STEP 10) Lastly, add a dash of Angostura bitters (only a few drops). It is essential not to go too far with this; the amount of Angostura might take the drink to Nirvana or just as easily ruin its balance. We stir again for a few seconds.

The Mojito is ready. It is optional to finish it with a thin wheel of lemon on the rim of the glass, although this is merely decorative and doesn’t interfere with the recipe. Put a stirrer in the glass, so the consumer can keep on “macerating” his/her mojito between sips.



No-Straw.jpgContrary to what is commonly believed and served in the vast majority of establishments, it is not proper to serve or drink a Mojito with a straw, since the liquid goes directly to the rear part of the tongue, leaving many of its attributes lost because the taste buds spread on the tongue shall identify its different flavours (sweet, sour, salty and bitter) in different areas of the mouth. When you swallow a drink that is balanced and complex in terms of essences and textures, like the authentic Mojito, you don’t get to enjoy it or savour it properly.

Visually it is more harmonious with no crushed leaves within the drink or in its surface. Its aroma is provided by the spearmint, which acts like an aromatizing and a decorative element, influencing with its freshness to consume it. The Mojito shows up in the mouth as smooth and balanced. On the palate it is refreshing and flavourful. Alcohol is present but no too aggressive. Perfectly balanced between the lemon’s acidity and the sweetness of sugar. Angostura bitters is a stabilizer element that enhances flavours and makes the drink homogeneous, also giving it sort of a special and complex bitter finish, eliminating any cloying excess, providing structure and amalgamating the flavours. It is important not to use a rum that is too young or too old; a 3 y.o. rum is  just perfect, since it has enough character to give rich, different notes on its own at the same time that it also has the versatility needed to be combined with the rest of ingredients harmoniously.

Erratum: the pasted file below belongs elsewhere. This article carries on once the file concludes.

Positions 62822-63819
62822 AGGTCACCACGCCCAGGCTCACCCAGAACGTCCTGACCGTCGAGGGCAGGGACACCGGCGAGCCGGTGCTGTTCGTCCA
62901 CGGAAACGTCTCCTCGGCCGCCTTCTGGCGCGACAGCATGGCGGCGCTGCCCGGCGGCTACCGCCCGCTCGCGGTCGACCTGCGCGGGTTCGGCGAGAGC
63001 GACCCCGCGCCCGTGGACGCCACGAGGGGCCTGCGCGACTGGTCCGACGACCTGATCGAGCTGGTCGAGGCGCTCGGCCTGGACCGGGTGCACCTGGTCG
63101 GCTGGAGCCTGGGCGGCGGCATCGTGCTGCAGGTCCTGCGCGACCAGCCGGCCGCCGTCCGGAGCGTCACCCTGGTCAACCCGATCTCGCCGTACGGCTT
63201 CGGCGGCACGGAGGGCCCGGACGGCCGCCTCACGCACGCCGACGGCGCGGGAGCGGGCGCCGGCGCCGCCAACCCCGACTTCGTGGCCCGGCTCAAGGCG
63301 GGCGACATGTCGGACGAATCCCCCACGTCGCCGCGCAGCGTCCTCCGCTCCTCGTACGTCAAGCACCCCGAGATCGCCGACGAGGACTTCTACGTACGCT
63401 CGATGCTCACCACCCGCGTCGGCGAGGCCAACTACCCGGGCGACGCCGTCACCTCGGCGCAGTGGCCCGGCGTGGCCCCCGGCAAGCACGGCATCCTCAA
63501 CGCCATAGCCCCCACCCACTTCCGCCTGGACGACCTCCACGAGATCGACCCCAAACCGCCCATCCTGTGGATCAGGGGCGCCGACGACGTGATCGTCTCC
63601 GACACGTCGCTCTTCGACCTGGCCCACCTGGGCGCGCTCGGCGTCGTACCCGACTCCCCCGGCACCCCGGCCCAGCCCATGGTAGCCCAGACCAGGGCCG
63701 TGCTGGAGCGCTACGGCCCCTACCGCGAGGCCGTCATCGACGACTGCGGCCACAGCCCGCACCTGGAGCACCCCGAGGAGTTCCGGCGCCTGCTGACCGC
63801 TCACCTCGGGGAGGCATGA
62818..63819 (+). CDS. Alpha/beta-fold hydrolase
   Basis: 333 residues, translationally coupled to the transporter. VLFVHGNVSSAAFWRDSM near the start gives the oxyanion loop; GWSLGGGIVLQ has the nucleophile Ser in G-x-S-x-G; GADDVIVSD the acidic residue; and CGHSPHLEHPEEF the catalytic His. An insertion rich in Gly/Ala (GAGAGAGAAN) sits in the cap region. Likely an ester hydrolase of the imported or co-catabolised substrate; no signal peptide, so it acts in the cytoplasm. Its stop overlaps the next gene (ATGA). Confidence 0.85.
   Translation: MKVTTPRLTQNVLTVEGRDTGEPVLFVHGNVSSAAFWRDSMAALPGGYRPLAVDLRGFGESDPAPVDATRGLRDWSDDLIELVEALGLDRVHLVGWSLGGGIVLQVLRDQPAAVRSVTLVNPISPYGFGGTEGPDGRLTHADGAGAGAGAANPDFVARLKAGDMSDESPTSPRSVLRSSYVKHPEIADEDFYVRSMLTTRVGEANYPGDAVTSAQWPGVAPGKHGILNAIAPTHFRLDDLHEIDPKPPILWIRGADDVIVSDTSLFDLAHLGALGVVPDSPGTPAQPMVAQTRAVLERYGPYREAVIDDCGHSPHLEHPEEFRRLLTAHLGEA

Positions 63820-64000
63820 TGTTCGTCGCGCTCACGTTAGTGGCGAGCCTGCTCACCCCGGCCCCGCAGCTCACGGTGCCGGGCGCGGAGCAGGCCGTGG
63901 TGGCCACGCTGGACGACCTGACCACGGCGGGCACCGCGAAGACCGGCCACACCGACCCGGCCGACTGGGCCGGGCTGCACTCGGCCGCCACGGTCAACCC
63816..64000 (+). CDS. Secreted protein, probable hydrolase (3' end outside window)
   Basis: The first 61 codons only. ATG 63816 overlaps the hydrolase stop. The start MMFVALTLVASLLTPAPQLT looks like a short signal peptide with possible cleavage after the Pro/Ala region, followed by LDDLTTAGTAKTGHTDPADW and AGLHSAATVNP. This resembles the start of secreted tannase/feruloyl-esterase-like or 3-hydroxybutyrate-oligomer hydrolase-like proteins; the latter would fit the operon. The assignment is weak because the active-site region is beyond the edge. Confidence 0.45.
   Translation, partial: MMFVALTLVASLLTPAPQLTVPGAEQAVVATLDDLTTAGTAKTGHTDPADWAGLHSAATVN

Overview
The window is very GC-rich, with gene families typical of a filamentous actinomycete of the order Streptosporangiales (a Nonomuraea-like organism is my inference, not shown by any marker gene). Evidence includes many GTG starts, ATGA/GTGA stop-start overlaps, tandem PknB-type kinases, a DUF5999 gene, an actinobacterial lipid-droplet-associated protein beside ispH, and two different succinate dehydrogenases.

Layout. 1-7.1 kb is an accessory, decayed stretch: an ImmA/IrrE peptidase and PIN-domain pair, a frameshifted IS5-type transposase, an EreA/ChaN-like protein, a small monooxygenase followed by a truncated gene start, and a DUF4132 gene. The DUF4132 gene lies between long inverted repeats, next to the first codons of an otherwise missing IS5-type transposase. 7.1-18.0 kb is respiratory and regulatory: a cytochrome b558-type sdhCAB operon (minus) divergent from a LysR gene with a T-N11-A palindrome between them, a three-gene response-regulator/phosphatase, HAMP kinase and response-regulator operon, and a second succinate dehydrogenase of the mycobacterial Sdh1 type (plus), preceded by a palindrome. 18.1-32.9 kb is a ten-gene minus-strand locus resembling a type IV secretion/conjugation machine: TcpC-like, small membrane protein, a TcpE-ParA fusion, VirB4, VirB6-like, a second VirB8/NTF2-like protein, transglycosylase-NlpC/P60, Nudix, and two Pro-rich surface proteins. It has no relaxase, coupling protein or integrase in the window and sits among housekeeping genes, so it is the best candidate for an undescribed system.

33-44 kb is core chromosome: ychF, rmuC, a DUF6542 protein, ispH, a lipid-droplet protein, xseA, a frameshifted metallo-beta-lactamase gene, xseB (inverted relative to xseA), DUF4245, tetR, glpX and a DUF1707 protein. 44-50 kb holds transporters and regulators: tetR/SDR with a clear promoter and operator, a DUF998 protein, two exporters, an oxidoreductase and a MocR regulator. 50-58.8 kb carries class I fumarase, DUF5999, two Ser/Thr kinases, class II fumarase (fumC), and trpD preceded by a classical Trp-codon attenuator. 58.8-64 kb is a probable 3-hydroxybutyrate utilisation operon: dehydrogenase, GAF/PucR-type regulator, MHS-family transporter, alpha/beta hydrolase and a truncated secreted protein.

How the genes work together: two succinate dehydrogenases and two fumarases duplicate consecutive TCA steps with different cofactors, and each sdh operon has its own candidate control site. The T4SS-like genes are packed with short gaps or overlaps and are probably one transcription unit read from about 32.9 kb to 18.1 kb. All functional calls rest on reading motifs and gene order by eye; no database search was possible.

The Mojito is refreshing yet dry, smooth yet intense, sweet but with a bitter hint. Its mixture of aroma and essences will take us to heaven. It is undoubtedly one of the best and most popular mixological creations in history.


Enjoy the authentic Cuban Mojito!”


‘The views expressed above are the opinions of the writer and do not necessarily represent the views of WIRSPA Inc.’